So when I last left you we had created blueprint that, on its construction script created 1,000 instances of a mesh. We had taken our frames per second from less than one, up to nearly 10. But for our needs even 10 frames per second might not be enough /s. So how do we increase the FPS without losing visual integrity?
The answer is “Levels of Detail”, or LODs for short. LODs allow you to use multiple meshes to represent a single mesh depending on how far away the camera is from the mesh at any given point. So you could use a very detailed version of a mesh right next to the camera and very paired down version of that same mesh far away because the player is too far away to see the details anyway, and the player would never know.
This isn’t a new trick, games have been doing it for years, but Unreal as of version 4.14, makes the workflow so much easier. It used to be that you’d need to create your initial detailed mesh in a modeling program, then either manually remove details, or use a third-party decimation tool to create a simpler model from that. You’d then need to import all versions of that model into you engine and set up at what distance to use each. Unreal engine now allows you to just import your most detailed mesh and automatically make simpler versions of that same mesh to use for LODs.
So taking the Unreal material mesh we used in part one, let’s look at the LOD’s. By default, this mesh doesn’t have any. We can quickly add some though by going to the meshes details and under “LOD Settings” changing the number of LOD’s. I’d also uncheck auto compute LOD distance, just because I personally like being able to specify when yo use each version.
Now you’ll see a group of settings pop up on the right for each of the Mesh’s LODs. There is a lot you can play with there but the two really important parameters are the percentage of triangles and the screen size.
When you click apply changes at the bottom of the group an algorithm will make a copy of your original mesh and then attempt to remove vertices and edges on that mesh that it thinks are the least important to the structure of the mesh. Your percent triangles parameter determines how many triangles the final LOD mesh will have as some percentage of the original mesh. So you can specify that you want this LOD to only have half as many, or just a third of as many.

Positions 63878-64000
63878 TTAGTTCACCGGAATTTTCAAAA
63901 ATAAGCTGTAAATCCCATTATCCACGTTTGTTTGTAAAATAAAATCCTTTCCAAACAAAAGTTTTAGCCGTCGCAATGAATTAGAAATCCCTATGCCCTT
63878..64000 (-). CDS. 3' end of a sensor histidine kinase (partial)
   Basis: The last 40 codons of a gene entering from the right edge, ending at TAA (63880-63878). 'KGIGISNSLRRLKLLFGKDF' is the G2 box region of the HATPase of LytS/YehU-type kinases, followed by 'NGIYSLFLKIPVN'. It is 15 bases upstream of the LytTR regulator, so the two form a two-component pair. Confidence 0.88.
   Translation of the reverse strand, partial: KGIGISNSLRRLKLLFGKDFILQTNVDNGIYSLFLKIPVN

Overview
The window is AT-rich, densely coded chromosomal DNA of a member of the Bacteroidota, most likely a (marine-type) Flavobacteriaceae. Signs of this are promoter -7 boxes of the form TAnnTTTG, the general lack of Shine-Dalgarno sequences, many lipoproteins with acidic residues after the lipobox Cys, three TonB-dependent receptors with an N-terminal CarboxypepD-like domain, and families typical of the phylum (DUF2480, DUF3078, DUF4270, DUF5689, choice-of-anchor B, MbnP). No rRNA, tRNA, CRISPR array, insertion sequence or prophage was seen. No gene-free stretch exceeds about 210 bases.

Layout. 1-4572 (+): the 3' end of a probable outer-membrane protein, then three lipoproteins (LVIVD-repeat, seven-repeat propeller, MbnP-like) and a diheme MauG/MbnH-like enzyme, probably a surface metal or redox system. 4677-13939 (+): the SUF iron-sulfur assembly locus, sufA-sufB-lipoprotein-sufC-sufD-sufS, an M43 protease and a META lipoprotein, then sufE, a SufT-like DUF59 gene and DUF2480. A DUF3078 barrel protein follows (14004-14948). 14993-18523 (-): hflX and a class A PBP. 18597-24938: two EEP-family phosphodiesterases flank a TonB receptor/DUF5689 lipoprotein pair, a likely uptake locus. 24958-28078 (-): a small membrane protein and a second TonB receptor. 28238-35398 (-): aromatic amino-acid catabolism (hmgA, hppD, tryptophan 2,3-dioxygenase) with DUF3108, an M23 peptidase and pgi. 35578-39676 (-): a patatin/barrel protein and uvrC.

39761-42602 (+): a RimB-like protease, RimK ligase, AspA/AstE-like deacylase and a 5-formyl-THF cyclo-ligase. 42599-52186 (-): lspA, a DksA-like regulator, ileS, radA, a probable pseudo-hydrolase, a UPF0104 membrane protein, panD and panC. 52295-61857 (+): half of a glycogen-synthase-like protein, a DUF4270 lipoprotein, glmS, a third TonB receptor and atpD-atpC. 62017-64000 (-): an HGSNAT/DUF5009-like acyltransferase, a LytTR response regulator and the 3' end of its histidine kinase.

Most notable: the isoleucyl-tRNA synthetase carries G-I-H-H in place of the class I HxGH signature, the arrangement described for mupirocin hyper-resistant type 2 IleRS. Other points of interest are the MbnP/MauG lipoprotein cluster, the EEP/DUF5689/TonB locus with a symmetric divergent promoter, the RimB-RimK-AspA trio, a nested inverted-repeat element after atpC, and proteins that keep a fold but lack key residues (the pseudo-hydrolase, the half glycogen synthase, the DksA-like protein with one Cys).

The screen size parameter, which by the way only shows up if you turn off automatic distances, sets the maximum size (or nearest distance) to use this particular LOD. You can actually get a rough estimate of screen size by zooming in and out on your mesh in the window and paying close attention to its current screen size stat.
Once you hit Apply changes you might not notice an immediate change, but a LOD will have been constructed. You can use the drop down list on the upper right hand side to switch LODs manually. Note that it sometimes helps to turn on the wire frame so you can see the exact changes in the mesh.
Also note that as you decimate your meshes and play with your LODs that the triangle count in the upper left will reflect the triangle count of the currently active LOD. Here you can see we’ve gotten the 12,000 triangle mesh down to just 6,000 triangles with very little visual change to the actual model.
It’s good to set up at least a couple of LODs of varying quality so that the transition is smooth as the player nears it. My very last mesh I’m going to have a really strong decimation effect in order to keep the poly count low.
It’s definitely not the prettiest, but from really far away the player is unlikely to notice.
So now that we’ve set up LODs for our mesh the performance should be immediate. The reason why I started you out last step with a hierarchical instanced static mesh instead of just a static mesh is that hierarchical instanced static meshes compute distances for LODs. Truth be told we could have probably picked up a few frames last step if we had just used a instanced static mesh, but it would not have been much and we wouldn’t have been able to do this step.
So now let’s go back to our blueprint placed in the game world.
You’ll now notice that even with all of those meshes we are getting about 60 FPS in the editor. We’d be getting even more with a packaged version of the game. You’ll also notice that we haven’t lost much visual fidelity, if any at all. Maybe you’ve got better eyes than mine, but I can’t figure out, just by looks, which versions of the mesh are which. If you really wanted to be able to tell though there’s a tool for that.
Just go into the view mode options and turn on “Mesh LODs”.
… And tada! Unreal will color them for you, with grey being LOD0, Red being LOD1, and so on.
So there you have it. 1000 relatively complex meshes on-screen at one time running at 60 fps, thanks to hierarchical instanced static meshes and LODs. I hope this tutorial helps you. If you have any questions or comments feel free to leave them bellow.
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